Jack Dura / Bismarck Tribune
BISMARCK -- Gov. Doug Burgum has made cybersecurity a priority in his budget vision, and North Dakota lawmakers began to dig into the topic Friday, Jan 4. The Senate Political Subdivisions Committee heard testimony on Senate Bill 2110, which would define cybersecurity in state law and give responsibility to the state Information Technology Department to "advise, oversee and regulate cybersecurity strategy" for state agencies and public entities, such as higher education, cities, counties and school districts.
BISMARCK -- Gov. Doug Burgum has proposed a budget plan to replenish North Dakota's rainy day fund, a move others in state government see as a priority for the next biennium. The Budget Stabilization Fund was drained of $572 million to offset revenue shortfalls in 2016 and 2017. As of Oct. 31, the fund sits at about $114 million. That total includes a $75 million cap from oil tax revenue and $38 million from last biennium's general fund. Anything over $65 million in the general fund at the end of a biennium goes into the Budget Stabilization Fund.
BISMARCK — A former employee of the North Dakota Department of Transportation's Motor Vehicle Division is facing felony charges that she embezzled thousands of dollars in customer transactions. Dorma Jean Steier, 62, of Mandan, N.D., is charged with felony counts of theft, forgery and deceptive writings. She is set for trial in early January.
BISMARCK — No one agrees on much about Measure 3. The initiated statutory measure to legalize recreational marijuana in North Dakota for people older than 21 is on the November ballot, with smokin' hot arguments rolled within. “I think it’s a great law. I think the law is wonderfully written,” said David Owen, who chairs the Measure 3 sponsoring committee.
MANDAN, N.D.—Mandan police are not releasing the name of a man injured in an officer-involved shooting because they are unsure if he will invoke his Marsy's Law rights. "We're not in touch with him because of the fact we're not doing the investigation, and so, until we know that for sure, we are not going to be (releasing the name) because we don't want to overstep that," Mandan Police Deputy Chief Lori Flaten said Monday, Oct. 15. The North Dakota Bureau of Criminal Investigation has opened a probe into the Oct. 9 shooting, of which few details are available.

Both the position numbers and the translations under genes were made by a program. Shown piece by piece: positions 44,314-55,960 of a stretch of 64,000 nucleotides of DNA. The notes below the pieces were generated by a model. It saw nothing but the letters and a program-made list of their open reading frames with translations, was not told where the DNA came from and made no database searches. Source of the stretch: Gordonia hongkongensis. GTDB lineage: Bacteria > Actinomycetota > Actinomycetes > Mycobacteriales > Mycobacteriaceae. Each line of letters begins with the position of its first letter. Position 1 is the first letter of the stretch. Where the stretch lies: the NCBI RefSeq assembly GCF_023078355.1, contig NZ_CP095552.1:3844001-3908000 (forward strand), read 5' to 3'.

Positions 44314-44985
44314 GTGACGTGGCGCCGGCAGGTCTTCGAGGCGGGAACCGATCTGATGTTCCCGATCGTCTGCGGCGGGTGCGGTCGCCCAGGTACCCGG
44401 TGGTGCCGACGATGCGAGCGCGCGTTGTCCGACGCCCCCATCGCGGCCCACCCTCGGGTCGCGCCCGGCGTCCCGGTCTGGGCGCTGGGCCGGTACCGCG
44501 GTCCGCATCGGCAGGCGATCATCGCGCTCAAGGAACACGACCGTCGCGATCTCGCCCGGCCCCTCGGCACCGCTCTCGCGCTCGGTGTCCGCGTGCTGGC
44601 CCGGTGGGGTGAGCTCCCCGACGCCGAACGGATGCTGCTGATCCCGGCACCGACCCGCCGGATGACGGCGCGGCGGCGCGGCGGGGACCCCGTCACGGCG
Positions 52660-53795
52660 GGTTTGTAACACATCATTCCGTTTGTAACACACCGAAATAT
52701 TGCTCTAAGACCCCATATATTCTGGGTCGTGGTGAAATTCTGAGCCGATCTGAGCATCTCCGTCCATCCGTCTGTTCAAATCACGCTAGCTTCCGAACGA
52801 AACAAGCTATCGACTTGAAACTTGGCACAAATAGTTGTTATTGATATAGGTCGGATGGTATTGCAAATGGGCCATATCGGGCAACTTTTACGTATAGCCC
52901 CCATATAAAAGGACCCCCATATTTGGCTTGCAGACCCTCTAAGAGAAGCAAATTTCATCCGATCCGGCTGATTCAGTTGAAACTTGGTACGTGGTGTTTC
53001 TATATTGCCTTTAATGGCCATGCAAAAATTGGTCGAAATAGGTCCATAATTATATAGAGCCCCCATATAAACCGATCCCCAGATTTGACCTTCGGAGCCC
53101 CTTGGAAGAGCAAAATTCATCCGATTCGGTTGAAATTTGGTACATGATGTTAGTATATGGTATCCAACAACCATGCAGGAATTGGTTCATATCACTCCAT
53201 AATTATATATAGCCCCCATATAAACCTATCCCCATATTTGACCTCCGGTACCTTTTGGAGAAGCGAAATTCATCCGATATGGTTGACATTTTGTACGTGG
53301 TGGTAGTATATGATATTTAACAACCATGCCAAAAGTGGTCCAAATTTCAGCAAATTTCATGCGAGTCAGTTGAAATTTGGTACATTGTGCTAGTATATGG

MANDAN, N.D.—Sherilyn Johnson unloads her arms of lesson materials after walking into Sweet Briar School, the sounds of playing children behind her. Model airplanes and a solar system hang from the ceiling. Maps, artwork and lesson plans cover the walls and boards. A bearded dragon basks in a terrarium. "Our latest addition. Isn't that great?" Johnson said, looking at the tiny reptile that is the subject of a science project.
BISMARCK—Defense and prosecuting attorneys are giving no ground in the case of a licensed addiction counselor charged with hindering Bismarck police in a methadone patient's arrest. Kiki Schatz, who works at Heartview Foundation in Bismarck, is accused of misdemeanor hindering law enforcement for refusing police entry to the treatment center to arrest Brendan Kapfer for allegedly violating a domestic violence protection order. Schatz invoked Part 2 of Title 42 of the Code of Federal Regulations, which provides confidentiality for patients seeking treatment for addiction.
BISMARCK—In an email to members of the North Dakota Economic Development Foundation, former state Commerce Commissioner Jay Schuler appeared unapologetic about the email that led to his resignation Monday, Oct. 1. Gov. Doug Burgum accepted Schuler's resignation after Schuler sent a staffwide email and attachment Monday morning expressing his personal thoughts on U.S. Supreme Court nominee Brett Kavanaugh's confirmation process — a message Burgum described as "unacceptable."
BISMARCK — Just one statewide race in North Dakota this year has no political party associated with it: a 10-year term on the state Supreme Court. North Dakota's judicial races have been nonpartisan since 1910, after a nasty election involving libel in 1906. This year, voters will weigh incumbent Justice Lisa Fair McEvers, who has served almost five years, and longtime Bismarck trial lawyer Bob Bolinske Sr., who previously ran unsuccessfully in 2016.
BISMARCK—North Dakota legislators earlier this month debated the true fiscal impact of Measure 3, which would legalize recreational marijuana, as the state Department of Health put forth costs for a related educational campaign not required by the measure. Brenda Weisz, director of the state Department of Health's Division of Accounting, said health department officials had internal discussions similar to lawmakers of Legislative Management, but their estimated fiscal impact came down to "we have a responsibility to protect the health and safety of all North Dakotans."